My daughter Laura's almost daily blog reviews The Nesting Place today and is getting a record number of responses. She zeroes in on an issue in the book that I have been thinking about as I have kept up this retirement blog. I quote from the end of her long and rather acerbic review:
Which brings me to another issue that’s been bothering me about this book. It’s celebrating “imperfection” and how we’re all imperfect, and she’s imperfect too! And we’re supposed to like her more for all her flaws. I know people love this narrative. People have written me that their favorite blog posts are ones in which I’ve talked about my struggle to lose weight, my falling off the wagon with running, etc. This sometimes makes me feel like an anthropologist studying a culture, because I really don’t understand why people find these low moment narratives as compelling as they do. It’s not just my belief that life isn’t lived in epiphanies; non-fiction cannot always contort itself into the hero’s journey. The issue is that I’m more drawn to people’s talents and achievements. I want to get to know Smith because she’s an incredibly creative designer, not because she and her husband got into 6-figures of debt. I want to learn from her decorating ideas, not feel better about myself because hey, she has flaws and I have flaws too.
I have not posted compelling "low moment narratives." My blog postings have been almost always upbeat this year. Even when they are about aging bodies or unfulfilled goals, they usually end in thankfulness. Do I feel that way all the time?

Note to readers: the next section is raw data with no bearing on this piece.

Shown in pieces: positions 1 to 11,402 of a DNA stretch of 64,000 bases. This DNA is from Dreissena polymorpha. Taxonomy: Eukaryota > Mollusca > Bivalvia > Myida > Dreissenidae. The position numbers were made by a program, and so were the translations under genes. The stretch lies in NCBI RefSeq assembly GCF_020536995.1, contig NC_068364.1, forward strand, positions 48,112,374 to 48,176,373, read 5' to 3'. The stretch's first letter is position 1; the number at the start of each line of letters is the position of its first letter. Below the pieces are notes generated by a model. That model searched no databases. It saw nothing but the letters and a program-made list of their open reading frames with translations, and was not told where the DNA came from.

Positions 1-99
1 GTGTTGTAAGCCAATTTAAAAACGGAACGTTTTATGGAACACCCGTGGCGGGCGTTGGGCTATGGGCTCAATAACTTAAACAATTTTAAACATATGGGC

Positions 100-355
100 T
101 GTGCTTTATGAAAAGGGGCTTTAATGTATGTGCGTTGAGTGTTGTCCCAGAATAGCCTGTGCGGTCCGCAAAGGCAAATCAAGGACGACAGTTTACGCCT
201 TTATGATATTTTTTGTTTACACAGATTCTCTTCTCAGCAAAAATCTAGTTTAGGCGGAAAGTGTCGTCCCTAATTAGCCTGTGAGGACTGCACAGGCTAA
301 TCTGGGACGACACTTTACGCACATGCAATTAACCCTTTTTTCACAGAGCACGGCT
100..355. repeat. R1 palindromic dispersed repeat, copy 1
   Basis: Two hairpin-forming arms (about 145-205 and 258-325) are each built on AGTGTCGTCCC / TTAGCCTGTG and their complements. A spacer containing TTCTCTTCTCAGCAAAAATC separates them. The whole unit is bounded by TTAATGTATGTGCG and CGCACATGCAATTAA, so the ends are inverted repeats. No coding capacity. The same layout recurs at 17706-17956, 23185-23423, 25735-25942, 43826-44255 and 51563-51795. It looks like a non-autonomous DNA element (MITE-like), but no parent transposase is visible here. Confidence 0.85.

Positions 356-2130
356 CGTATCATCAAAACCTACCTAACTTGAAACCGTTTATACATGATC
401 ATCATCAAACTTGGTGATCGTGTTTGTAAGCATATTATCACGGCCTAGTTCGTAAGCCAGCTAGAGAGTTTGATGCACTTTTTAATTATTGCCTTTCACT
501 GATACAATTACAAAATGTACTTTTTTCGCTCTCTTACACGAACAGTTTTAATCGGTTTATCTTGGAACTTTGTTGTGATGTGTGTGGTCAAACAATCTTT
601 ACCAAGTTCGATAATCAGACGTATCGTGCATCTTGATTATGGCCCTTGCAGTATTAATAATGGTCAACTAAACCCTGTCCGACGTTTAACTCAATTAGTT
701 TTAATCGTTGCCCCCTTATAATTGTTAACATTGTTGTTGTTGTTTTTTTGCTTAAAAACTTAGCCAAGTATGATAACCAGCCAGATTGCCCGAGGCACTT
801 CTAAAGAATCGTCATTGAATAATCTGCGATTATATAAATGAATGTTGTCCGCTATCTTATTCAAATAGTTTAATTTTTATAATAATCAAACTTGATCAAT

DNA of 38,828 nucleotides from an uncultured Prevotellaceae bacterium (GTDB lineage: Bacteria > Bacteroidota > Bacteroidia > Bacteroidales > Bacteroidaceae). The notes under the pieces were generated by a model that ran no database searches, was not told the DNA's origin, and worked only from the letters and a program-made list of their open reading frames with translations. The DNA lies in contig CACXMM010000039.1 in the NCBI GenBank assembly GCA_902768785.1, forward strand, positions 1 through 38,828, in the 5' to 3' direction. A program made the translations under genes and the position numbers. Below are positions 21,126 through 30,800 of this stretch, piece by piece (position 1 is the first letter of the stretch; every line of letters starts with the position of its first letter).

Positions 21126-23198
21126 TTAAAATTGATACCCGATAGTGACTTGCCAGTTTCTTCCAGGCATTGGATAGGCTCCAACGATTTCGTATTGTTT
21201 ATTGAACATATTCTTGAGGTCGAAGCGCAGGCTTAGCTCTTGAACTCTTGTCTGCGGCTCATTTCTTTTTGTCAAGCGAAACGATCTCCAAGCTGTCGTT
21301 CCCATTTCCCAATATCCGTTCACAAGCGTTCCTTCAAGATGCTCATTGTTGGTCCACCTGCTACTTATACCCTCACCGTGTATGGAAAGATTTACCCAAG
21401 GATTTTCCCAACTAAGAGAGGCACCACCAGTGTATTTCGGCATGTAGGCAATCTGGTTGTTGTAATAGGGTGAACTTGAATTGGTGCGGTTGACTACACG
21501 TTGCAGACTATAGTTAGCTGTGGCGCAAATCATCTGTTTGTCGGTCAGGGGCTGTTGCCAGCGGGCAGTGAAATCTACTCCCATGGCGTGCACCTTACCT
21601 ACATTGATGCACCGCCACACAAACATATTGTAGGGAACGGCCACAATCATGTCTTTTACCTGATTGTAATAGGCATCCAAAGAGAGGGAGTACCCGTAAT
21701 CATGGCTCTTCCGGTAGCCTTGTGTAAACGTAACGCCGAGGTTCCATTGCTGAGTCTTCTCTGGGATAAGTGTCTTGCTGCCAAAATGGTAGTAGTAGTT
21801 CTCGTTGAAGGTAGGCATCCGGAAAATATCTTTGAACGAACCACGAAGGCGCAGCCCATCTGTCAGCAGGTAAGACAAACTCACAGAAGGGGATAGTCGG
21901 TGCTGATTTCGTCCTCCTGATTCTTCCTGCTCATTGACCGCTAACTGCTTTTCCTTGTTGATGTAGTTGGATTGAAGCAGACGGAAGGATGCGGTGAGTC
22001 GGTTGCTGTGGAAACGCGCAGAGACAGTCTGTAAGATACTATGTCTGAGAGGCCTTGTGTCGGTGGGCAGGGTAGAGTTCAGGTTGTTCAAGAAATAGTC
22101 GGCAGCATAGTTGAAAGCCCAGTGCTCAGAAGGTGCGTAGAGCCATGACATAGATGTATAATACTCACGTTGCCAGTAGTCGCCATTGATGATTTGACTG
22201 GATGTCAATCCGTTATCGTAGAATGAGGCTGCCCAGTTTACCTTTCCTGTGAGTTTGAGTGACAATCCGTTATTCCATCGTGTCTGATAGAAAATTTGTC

No, but I don't write on the days or nights when I am a bit bored or worried or restless. Maybe I don't want to share all that much about the down times. But the truth is that there have not been many down times--yet!
This past week I was beginning to think that I needed more structure in my life and more ways to be of help to others. I prayed about it. Was my first answer to prayer my daughter's request to come help out in July when her nanny has a week off and she is under a deadline? Maybe it was. I hope to be able to help her out!
I researched local volunteer options online and may look into our wonderful library that has provided me with such immediate results when I request anything. I hope an opportunity will present itself to use my skills and experience to teach an illiterate adult to read. I know they are out there but we need to find each other.
I have not regretted for a moment that I made the decision to retire. Life has been good. I don't need to "re-invent" myself--a phrase I have read more than once for retirees. But I do need to look for opportunities to help others in ways that I can really enjoy myself too. Any suggestions?
And why the tulip photo? These flowers with their beautiful and unlikely combination of colors were in front of the Notre Dame's Snite Museum of Art this week. They are a work of art in themselves and I wanted to share them!